2D platformer/shooter? Class-based multiplayer? Comic book-style graphics? I’m in.
I have what may be a crippling weakness for 2D platformers (and western RPGs, and anything with SNES-era music/graphics, but that’s another story…), and Awesomenauts looked like a promising investment since its relatively small announcement a few months ago. Despite some threats of bankruptcy from its publisher, Awesomenauts still released on XBLA as promised, but was it worth all the trouble?
In case you haven’t heard anything about Awesomenauts (which is likely, considering the extreme lack of presence the game has anywhere outside of it’s own corner of XBLA), the game plays kind of like the characterized class-based team system of Team Fortress 2, with teams chopped to three players apeice, and squashed onto a 2D plane. Each of Awesomenauts’ characters operate completely differently from one another. While it is slightly irritating that there can only be one of each character on a team, and once you’ve chosen a character you can’t go back and change until the match is over, the fact that there are only three players to a team keeps things tight, and really makes you rely on one another in order to succeed.
While Awesomenauts can be compared to a number of other multiplayer, class-based shooters, the ideas that it borrows all come together to create quite a unique experience. Finishing matches helps you level up overall, but when you start a match your character starts out with the same beginning stats and abilities as everyone else. As you fight and jump around you’ll collect resources which you use to purchase upgrades for your character, ranging from new attacks to more health. Your overall level, which is tracked outside of games, is used to unlock additional characters and upgrades that last until the match is over. These upgrades are then stocked inside the vending machine you use ingame. These additional upgrades can be switched out before a match starts, sort of like perks in Call of Duty, except you have to stock up resources to buy them.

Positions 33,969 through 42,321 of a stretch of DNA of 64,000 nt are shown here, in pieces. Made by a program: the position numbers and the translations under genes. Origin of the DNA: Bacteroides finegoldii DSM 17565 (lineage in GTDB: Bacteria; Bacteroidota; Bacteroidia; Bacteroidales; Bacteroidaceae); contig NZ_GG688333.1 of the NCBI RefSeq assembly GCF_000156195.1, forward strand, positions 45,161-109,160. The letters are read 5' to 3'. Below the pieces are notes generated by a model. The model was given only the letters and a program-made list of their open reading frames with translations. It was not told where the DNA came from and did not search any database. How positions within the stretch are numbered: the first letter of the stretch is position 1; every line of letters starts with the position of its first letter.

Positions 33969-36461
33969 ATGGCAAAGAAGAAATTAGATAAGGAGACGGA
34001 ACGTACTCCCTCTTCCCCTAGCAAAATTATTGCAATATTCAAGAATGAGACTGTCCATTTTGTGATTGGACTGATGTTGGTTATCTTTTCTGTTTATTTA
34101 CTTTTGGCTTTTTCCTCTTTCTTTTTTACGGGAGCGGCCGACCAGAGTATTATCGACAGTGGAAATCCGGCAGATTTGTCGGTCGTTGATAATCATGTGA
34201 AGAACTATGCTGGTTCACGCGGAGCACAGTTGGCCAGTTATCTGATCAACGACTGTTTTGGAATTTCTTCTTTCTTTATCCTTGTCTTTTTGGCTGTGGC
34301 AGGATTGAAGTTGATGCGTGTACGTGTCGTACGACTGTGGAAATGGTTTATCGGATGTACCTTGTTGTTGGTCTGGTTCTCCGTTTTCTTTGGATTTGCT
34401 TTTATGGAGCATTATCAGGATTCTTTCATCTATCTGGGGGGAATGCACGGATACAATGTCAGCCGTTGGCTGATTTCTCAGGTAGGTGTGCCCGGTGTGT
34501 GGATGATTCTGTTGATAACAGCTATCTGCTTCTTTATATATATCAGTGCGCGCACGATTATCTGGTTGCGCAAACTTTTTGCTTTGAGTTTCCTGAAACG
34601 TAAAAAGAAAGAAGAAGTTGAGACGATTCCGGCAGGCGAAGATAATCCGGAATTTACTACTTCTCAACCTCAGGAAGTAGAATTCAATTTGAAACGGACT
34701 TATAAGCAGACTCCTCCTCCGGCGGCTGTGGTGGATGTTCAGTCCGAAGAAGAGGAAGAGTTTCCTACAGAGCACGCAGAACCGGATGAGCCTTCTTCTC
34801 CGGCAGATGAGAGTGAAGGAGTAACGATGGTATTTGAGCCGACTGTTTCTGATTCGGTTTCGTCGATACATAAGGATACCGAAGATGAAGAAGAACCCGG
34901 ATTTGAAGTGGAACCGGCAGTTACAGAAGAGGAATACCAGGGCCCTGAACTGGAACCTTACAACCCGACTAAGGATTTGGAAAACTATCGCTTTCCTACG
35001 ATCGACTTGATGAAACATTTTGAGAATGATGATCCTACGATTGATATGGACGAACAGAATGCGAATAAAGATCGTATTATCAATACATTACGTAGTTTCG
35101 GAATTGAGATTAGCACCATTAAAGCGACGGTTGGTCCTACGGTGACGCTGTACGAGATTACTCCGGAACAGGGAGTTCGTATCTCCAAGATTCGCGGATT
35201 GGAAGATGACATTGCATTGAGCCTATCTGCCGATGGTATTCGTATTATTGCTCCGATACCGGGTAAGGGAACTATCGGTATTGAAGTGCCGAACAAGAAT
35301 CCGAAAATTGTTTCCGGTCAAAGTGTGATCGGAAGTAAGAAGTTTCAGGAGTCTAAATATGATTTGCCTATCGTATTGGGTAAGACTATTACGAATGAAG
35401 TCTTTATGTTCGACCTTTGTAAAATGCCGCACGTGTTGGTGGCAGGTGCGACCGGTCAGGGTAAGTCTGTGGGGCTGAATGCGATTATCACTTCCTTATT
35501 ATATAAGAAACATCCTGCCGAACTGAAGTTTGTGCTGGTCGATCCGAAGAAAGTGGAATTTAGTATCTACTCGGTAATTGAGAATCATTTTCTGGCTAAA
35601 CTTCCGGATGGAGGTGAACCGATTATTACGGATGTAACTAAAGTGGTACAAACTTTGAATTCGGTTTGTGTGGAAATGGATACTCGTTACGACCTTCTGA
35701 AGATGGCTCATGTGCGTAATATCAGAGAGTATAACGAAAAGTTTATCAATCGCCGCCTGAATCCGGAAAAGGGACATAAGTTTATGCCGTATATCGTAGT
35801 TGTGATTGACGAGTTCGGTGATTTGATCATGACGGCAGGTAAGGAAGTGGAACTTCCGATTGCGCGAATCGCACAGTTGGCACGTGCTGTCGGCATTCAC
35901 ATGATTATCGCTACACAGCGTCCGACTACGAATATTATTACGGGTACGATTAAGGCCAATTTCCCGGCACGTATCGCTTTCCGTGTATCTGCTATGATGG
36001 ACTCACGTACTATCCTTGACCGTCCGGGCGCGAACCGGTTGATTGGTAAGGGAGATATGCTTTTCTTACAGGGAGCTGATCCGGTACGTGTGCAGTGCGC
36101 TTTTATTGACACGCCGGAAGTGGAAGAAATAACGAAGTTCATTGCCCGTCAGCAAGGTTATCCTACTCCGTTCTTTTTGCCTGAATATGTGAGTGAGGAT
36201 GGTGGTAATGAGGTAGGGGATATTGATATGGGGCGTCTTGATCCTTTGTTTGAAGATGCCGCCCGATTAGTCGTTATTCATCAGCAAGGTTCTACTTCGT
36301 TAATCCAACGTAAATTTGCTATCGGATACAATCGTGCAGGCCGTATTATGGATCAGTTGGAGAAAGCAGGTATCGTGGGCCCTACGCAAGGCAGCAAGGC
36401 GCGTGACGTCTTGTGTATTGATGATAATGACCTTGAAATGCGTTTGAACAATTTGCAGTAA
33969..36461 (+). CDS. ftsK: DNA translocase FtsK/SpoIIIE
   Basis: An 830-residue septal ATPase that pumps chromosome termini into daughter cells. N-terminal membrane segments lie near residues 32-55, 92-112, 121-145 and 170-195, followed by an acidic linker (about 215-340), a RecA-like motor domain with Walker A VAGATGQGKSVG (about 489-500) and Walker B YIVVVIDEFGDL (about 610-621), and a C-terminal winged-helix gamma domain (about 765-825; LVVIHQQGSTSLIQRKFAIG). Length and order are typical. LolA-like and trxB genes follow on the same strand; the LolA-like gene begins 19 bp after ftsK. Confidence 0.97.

Awesomenauts takes a lot of general ideas from other games, but many of the fine details are of its own creation. Each of the characters you can choose to play as plays a different role in the team, but they are balanced enough so that a three-person team still feels complete no matter who is playing which character, as long as everyone is working together. While playing Awesomenauts I was surprised how fine-tuned the entire experience seemed to be, and unlocking new perks and characters to play with was constantly rewarding. Awesomenauts is an overall fun experience, and the fact that the game is multiplayer only is offset by the fact that playing offline with bots still grants you experience points, and finding two three-person teams isn’t incredibly hard.